Unanticipated withdrawal

More than one-third (37 percent) of the injured patients in the National Trauma Data Bank® (NTDB®) 2013 Annual Report tested positive for alcohol. Some of these intoxicated patients may have chronic drinking problems and alcohol dependence. As the length of the hospital stay to treat their injuries increases, the time of abstinence from alcohol also rises, which may pose its own set of problems.

Dealing with DTs

In alcohol-dependent individuals, signs and symptoms of alcohol withdrawal syndrome (AWS) may develop within 24 to 48 hours after their last drink. AWS is common and most often is mild; however, the abrupt cessation in a patient who is alcohol-dependent may lead to delirium tremens (DTs)—a state of severe dysautonomia and encephalopathy—as well as withdrawal-related seizures, either of which may be fatal.*

The severity of baseline symptoms of AWS can be measured using the revised Clinical Institute Withdrawal Assessment for Alcohol (CIWA-Ar). This scale includes 10 items that score the severity of symptoms, including nausea, sweating, agitation, headache, anxiety, tremor, clouded orientation, and tactile, auditory, and visual disturbances. Algorithms are available to determine the administration of medications based upon the patient’s score.*

Untreated or undertreated AWS in an alcohol-dependent patient may lead to DTs. This condition is characterized by fluctuating disturbances in consciousness and change in cognition, accompanied by exacerbation of autonomic symptoms (nausea, sweating, tremor, palpitations) along with exacerbations in psychological symptoms, such as anxiety. This constellation of symptoms may progress and result in complications that include injury to the patient or staff, aspiration pneumonia, arrhythmia, or myocardial infarction. In contrast to older studies that cited mortality of up to 20 percent with adequate recognition and management, mortality from DTs should approach just 1 percent.*

Withdrawal and injury

To examine the occurrence of injuries in which alcohol withdrawal was involved, the author searched the admissions records in the NTDB dataset for 2013 using the International Classification of Diseases, Ninth Revision, Clinical Modification (ICD-9-CM) diagnoses codes. Specifically searched were records containing diagnosis code 291.81, Alcohol withdrawal (processes and symptomatic effects resulting from abstinence from alcohol). ​A total of 550 records containing a diagnosis of alcohol withdrawal were found; 529 of these records contained a discharge status, of which 349 patients were discharged to home, 92 to acute care/rehab, and 83 to skilled nursing facilities; five died. These patients were 81 percent male, on average 51.9 years of age, had an average hospital length of stay of 12.4 days, an intensive care unit length of stay of 7.3 days, an average injury severity score of 11.3, and were on the ventilator for an average of 7.3 days (see Figure 1). The top three incident locations of initial injury were home (45 percent), street (40 percent), and public building (10 percent). (See Figure 2)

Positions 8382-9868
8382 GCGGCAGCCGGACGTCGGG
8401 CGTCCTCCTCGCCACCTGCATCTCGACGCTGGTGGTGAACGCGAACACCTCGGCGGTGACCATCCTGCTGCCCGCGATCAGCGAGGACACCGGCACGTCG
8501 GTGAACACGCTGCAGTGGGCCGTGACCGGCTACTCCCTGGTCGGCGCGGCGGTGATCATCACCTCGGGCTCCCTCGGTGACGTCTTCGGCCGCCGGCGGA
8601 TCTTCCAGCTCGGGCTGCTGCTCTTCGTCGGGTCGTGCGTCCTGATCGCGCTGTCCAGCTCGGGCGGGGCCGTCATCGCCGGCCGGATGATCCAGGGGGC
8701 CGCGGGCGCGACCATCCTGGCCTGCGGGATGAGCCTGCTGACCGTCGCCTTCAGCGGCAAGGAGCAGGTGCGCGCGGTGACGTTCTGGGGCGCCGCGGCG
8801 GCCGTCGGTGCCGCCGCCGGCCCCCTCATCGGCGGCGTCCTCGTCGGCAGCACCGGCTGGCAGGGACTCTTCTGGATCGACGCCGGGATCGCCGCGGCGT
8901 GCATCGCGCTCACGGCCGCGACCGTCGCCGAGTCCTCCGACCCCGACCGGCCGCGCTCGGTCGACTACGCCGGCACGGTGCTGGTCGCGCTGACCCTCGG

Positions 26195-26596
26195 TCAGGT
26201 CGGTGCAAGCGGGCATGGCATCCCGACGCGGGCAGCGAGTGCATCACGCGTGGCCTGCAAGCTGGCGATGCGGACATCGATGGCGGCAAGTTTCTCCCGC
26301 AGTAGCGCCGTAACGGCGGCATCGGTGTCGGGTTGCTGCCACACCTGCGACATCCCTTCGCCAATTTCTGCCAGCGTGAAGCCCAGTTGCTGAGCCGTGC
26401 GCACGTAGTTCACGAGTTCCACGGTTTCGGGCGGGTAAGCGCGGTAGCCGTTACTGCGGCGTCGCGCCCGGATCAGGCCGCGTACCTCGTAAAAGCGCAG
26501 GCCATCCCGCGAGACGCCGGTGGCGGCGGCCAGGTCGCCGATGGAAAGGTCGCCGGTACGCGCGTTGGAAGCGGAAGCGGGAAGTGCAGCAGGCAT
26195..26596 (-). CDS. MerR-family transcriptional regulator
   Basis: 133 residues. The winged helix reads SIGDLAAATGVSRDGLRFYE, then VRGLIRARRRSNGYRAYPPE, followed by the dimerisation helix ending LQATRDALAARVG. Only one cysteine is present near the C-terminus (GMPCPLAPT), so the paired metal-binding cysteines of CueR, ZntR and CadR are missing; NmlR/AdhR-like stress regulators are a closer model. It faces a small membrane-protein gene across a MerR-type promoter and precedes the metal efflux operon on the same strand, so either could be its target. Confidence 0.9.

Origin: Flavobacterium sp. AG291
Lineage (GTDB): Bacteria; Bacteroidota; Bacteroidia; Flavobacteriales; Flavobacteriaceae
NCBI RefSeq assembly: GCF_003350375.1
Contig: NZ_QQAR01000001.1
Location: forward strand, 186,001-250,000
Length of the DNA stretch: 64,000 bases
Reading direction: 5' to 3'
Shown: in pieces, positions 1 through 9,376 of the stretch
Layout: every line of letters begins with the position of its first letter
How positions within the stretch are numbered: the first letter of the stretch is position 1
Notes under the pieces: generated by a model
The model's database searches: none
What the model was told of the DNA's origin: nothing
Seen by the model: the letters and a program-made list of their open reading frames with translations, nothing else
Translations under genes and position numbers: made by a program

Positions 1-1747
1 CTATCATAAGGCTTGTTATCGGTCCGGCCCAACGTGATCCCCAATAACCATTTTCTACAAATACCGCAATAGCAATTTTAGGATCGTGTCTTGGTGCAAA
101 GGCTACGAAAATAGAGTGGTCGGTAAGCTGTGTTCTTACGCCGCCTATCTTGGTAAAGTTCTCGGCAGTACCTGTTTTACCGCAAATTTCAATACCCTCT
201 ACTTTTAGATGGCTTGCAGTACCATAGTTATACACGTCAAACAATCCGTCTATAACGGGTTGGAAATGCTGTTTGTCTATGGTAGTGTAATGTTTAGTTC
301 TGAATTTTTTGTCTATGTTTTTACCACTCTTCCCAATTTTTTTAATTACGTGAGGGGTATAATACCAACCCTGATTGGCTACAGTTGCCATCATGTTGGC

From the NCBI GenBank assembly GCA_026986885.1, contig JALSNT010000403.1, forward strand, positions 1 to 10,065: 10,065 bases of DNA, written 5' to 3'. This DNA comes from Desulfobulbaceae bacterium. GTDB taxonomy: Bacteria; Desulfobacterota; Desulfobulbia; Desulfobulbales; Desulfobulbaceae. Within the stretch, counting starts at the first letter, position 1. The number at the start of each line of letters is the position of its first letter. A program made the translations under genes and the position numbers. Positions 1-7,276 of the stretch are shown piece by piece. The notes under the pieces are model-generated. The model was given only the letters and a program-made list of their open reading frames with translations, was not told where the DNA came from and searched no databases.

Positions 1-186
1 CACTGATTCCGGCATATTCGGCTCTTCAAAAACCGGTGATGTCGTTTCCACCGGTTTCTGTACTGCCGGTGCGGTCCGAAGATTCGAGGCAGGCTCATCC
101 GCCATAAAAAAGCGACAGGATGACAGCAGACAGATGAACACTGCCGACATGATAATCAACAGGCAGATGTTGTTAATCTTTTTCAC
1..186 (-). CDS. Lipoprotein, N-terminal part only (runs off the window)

Figure 1. Hospital discharge status

Figure 1. Hospital Discharge Status


Figure 2. Incident location

Figure 2. Incident location

In this group of AWS patients, injury occurred more often at home than in the street where one would typically find the homeless population. Although the mortality was low for AWS patients, these patients had a longer average hospital length of stay in comparison with other groups of injured patients as reported in previous issues of the Bulletin, and one-third had discharge dispositions that included further hospitalization or long-term care.

AWS does not discriminate

Alcohol dependence shows no distinction between race, age group, ethnicity, or social class. One needs to be mindful and identify injured patients who may have alcohol dependence issues and adequately treat AWS to mitigate the potential complications, including unanticipated withdrawal.

Throughout the year, we will be highlighting these data through brief reports in the Bulletin. The National Trauma Data Bank 2013 Annual Report is available on the ACS website as a PDF file at www.ntdb.org. In addition, information about how to obtain NTDB data for more detailed study is available on the website. To learn more about submitting your trauma center’s data, contact Melanie L. Neal, Manager, NTDB, at mneal@facs.org.


Statistical support for this article has been provided by Chrystal Caden-Price, Data Analyst, and Alice Rollins, NTDB Coordinator.

*McKeon A, Frye MA, Delanty N. The alcohol withdrawal syndrome. J Neurol Neurosurg Psychiatry. 2008;79(8):854-862.

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